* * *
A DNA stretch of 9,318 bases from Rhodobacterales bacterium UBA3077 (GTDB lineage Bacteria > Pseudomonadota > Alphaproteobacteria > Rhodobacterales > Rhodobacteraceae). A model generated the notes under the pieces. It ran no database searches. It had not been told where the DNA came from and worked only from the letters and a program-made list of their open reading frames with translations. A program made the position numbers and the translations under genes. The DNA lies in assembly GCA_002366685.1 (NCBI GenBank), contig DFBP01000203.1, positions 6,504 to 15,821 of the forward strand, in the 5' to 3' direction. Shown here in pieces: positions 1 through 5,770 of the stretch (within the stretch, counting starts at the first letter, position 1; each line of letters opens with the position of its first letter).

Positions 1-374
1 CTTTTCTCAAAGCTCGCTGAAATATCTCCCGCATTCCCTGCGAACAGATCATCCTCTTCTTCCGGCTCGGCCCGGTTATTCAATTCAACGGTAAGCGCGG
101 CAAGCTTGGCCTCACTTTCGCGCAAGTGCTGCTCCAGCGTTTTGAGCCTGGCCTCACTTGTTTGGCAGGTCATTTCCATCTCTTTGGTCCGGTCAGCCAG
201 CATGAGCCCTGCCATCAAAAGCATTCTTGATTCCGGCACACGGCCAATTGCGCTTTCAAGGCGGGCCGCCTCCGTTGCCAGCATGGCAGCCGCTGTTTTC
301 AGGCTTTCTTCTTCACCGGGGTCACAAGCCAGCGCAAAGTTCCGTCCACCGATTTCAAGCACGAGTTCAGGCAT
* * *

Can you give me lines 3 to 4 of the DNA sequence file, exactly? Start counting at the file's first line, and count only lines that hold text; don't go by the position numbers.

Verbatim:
1 CTTTTCTCAAAGCTCGCTGAAATATCTCCCGCATTCCCTGCGAACAGATCATCCTCTTCTTCCGGCTCGGCCCGGTTATTCAATTCAACGGTAAGCGCGG
101 CAAGCTTGGCCTCACTTTCGCGCAAGTGCTGCTCCAGCGTTTTGAGCCTGGCCTCACTTGTTTGGCAGGTCATTTCCATCTCTTTGGTCCGGTCAGCCAG